“Karen is an outstanding lawyer, and we’re really happy to have her with us,” said Schiller. “People like Karen and Mike have experience from the White House and the Justice Department that crosses over a lot of areas of need in Washington. They are familiar with agency practices, they know many people within these institutions, and they understand and are up to speed on policy in key areas that matter to our clients. So they fulfill the fundamental missions of our active Washington practice: the capability to conduct litigation and arbitration globaly, and to represent our clients before the Justice Department, the SEC, the CFTC, and other regulators.”

    I asked Schiller: given Dunn’s past work for Hillary Clinton, who might mount a 2016 presidential bid, as well as Dunn’s and Gottlieb’s service in the Obama Administration, is the firm concerned that they might move back into politics or government in the near future?

    “That may happen,” he said. “We hope that they stay at the firm and flourish, but we don’t require anyone to take a blood oath to stay here forever. If Hillary Clinton runs for president, there are a number of people here who might want to work with her. We understand that in Washington these sorts of things happen. We’re not set up to be a revolving door, but it comes with the territory of hiring young people who are smart and ambitious.”

    Schiller cited the example of Tanya Chutkan, the Boies Schiller D.C. partner recently nominated by President Obama to the U.S. District Court for the District of Columbia.

    “I recruited Tanya years ago out of the D.C. Public Defender Service. She did some major trials for us, including the vitamins antitrust litigation [that resulted in an award of $149.5 million]. Am I sorry that she might be leaving for the bench? No — I’m excited, I’m thrilled for her. We didn’t plan that when she started working for us, but she earned it. She’ll be a terrific judge.”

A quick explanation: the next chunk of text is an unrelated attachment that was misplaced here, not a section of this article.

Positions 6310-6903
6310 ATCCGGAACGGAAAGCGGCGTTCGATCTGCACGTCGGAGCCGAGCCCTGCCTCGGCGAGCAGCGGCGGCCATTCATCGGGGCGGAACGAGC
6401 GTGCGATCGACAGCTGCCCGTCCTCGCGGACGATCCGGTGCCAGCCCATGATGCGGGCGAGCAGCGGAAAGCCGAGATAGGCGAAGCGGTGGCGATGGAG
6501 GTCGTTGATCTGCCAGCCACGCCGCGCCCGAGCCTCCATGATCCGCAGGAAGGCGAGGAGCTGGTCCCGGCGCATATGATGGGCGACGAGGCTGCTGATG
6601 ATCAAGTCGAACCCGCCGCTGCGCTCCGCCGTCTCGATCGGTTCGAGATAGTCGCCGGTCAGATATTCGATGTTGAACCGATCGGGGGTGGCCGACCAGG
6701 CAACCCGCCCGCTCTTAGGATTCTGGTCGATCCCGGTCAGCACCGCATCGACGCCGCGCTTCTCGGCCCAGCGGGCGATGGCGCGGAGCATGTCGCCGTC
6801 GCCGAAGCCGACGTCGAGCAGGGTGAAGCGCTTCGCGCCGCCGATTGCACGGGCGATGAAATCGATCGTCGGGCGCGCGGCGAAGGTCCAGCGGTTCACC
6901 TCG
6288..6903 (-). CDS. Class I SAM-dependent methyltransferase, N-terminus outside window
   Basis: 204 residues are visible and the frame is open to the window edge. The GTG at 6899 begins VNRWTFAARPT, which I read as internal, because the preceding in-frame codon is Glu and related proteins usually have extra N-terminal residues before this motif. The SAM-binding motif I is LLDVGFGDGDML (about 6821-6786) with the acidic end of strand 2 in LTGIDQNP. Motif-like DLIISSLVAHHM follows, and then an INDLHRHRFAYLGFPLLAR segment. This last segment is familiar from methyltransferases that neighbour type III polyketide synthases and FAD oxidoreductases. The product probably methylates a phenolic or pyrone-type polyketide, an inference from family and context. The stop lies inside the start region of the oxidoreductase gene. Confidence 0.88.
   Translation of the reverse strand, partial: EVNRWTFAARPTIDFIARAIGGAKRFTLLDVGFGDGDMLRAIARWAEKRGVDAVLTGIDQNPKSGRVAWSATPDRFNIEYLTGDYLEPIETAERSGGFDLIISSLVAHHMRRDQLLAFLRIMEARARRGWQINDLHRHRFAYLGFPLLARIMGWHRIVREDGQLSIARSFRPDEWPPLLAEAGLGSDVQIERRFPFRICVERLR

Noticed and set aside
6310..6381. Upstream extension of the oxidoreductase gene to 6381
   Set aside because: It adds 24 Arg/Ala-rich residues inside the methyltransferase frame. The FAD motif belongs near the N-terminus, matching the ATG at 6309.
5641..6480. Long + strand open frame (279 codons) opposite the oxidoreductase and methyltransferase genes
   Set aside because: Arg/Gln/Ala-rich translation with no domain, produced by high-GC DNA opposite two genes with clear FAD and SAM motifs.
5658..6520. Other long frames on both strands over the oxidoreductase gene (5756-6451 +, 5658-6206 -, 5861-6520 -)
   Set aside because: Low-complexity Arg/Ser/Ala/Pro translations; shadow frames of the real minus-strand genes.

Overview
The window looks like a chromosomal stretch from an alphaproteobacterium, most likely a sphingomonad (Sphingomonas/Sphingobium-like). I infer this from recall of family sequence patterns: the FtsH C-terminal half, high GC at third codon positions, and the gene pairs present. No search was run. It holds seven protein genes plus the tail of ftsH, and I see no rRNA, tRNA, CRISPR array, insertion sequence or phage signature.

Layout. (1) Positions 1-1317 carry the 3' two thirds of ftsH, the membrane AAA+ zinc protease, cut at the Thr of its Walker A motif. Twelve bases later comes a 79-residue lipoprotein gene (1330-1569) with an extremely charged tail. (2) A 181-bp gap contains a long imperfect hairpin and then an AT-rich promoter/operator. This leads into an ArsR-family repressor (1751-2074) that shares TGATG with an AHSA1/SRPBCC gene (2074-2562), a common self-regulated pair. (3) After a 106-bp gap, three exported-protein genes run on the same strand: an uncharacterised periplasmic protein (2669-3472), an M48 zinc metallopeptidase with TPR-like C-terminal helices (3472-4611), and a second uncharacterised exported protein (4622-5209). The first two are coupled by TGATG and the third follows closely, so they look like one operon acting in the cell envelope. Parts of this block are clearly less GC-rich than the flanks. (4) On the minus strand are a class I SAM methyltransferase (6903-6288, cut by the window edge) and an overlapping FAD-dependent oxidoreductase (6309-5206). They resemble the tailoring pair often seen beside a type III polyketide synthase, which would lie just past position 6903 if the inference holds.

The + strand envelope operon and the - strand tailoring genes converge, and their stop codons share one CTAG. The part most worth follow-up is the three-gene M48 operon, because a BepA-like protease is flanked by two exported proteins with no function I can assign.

And so swings the revolving door — sometimes for the benefit of the public sector and sometimes for the benefit of the private sector, but in a way that allows talented lawyers to serve their country, develop their skills and experience, and pay off their law school loans too. Congratulations to Karen Dunn on joining Boies Schiller, and congratulations to Boies Schiller on hiring Karen Dunn.

    White House Legal Adviser Decamps to Boies Schiller & Flexner [Main Justice]
    Former White House Lawyer Joins Boies Schiller [The BLT: The Blog of Legal Times]
    Boies Schiller Partner Nominated to D.C. Federal Trial Court [The BLT: The Blog of Legal Times]

    Earlier: Associate Bonus Watch: A $300K Bonus At Boies Schiller
    Legal Eagle Wedding Watch 9.6: The Point Is Probably Moot